Heart of Hythea
Volume One of Song of the Arkafina
How would it feel if you lost everything – your home, your family; even your best friend? Katkin du Chesne knows all too well, but by age eighteen, she has rebuilt her shattered life and found a new home at the Infirmarie in Isle St. Valery, with the healing Sisters of the Unity of Lalluna. She is convinced she will stay there forever – until the day she meets an injured Cuirassier, Captain Tomas de Vigny, in the forest known as St. Valery’s Acre. The Captain is rude, to be sure, but Katkin is drawn to him by his obvious suffering. She wants to help, as a proper healer should, and though he mocks her attempts, she will save him from drowning in icy Lake Mistmere, with the unexpected aid of the Goddess Lalluna. Lalluna has her own reasons for intervening—she believes Katkin is the human woman that the Amaranthine are seeking, the one who will aid them in their fight against the evil Angellus.
Thus begins the synopsis for Heart of Hythea, the first book in the Song of the Arkafina cycle. It is a ripping yarn full of romance and adventure, with a strong female protagonist who isn’t always sweetness and light. Katkin’s struggles form the backbone of Hythea and the three books that follow. She must make many heartbreaking choices–between her lovers, her calling and her children while (of course) trying to save her home and the universe from destruction.
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Paperback available from Bladud Books.
Katkin did not bother to hurry now she had the wounded man in her charge. Reasoning he could very well be her patient once they arrived, she decided to try and find out more about him. She wondered how to bring up the subject of his injured leg and strange behavior on the cliff edge. Not wanting him to feel ill at ease, she decided to take an indirect route.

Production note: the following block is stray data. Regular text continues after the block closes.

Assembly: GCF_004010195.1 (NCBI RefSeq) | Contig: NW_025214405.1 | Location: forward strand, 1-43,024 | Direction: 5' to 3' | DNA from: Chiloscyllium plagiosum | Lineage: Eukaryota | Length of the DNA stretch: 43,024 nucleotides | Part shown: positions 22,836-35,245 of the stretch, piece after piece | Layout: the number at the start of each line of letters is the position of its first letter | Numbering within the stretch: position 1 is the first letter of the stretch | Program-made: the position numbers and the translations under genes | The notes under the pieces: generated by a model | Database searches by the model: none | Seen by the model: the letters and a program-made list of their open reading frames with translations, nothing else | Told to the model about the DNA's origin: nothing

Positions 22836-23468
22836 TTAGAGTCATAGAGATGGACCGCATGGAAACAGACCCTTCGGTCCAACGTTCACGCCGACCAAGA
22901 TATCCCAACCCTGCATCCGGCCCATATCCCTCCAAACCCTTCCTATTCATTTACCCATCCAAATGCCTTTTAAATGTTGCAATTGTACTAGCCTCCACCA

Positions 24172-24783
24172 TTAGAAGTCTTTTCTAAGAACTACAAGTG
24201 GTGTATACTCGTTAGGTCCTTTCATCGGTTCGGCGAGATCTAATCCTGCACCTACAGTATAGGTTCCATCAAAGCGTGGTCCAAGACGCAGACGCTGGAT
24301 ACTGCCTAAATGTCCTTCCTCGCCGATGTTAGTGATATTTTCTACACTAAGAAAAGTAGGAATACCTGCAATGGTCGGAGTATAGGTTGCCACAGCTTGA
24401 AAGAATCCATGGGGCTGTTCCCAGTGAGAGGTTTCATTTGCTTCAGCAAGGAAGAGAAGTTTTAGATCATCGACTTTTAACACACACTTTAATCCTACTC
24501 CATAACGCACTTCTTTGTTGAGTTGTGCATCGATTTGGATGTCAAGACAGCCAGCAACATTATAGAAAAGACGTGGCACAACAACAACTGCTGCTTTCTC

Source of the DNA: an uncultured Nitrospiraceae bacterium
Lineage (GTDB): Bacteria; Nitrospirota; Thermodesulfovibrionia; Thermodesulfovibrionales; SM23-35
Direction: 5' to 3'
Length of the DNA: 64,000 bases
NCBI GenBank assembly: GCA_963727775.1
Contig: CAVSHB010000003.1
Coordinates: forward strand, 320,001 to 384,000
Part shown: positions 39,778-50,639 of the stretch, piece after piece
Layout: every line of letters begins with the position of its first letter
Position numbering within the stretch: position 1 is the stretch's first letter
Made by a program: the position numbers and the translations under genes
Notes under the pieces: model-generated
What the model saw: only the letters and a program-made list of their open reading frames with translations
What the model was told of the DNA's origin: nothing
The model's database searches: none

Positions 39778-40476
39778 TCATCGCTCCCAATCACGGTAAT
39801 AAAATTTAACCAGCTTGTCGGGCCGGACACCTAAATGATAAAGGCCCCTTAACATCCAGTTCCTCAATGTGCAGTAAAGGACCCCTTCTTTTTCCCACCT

“You said you were on your way to visit the Infirmarie? Do you intend to take the healing waters there?”
“Unfortunately that is so. I do not wish it, but my superiors have ordered me to. I would rather stay at the front than be fussed over by a coterie of goddess‑worshiping harpies.” His bitterness surprised and offended Katkin. She stared up at him with burning cheeks.
“So am I a ‘goddess worshiping harpy’ as well? After all, I am a Juvenie, and I have made my Prime Vows. You speak of something of which you obviously know nothing, Captain. We have a fine history of cures among those who believe in the healing powers of Lalluna.”
He replied arrogantly, “Take no offence. I know more than you think. You are naïve and I would hardly expect you to understand. When you are older, as I am, you will have no time for such fairy tales.”
Katkin snorted in derision — she felt sure he could not be more than a few years older than she. She felt her temper rising so she decided to change the subject. “Captain, will you tell me of the wound that has caused you to be in such a distressing situation? If it is not too private a matter, I mean?” She knew, as a Juvenie, she should not be asking such questions of a patient.
“It is, as you say, a private matter, yet I feel I owe you some explanation for my strange behavior back there on the bluff. What did you think when you saw me throw these damned crutches over the cliff? Did you think I intended to follow them myself?” He looked at her questioningly, and Katkin nodded her head, realizing to her chagrin he had seen through her act from the very beginning.
“How do you know what I saw? You had your back turned.”
He looked at her with a raised eyebrow and answered wryly, “I am a professional soldier, Miss. I would not have been promoted to the rank of Captain without some rudimentary ability to know when I am being crept up on. Also, your quite priceless expression gave you away.” At this he smiled mockingly, but his face did lose its pained expression for a brief moment.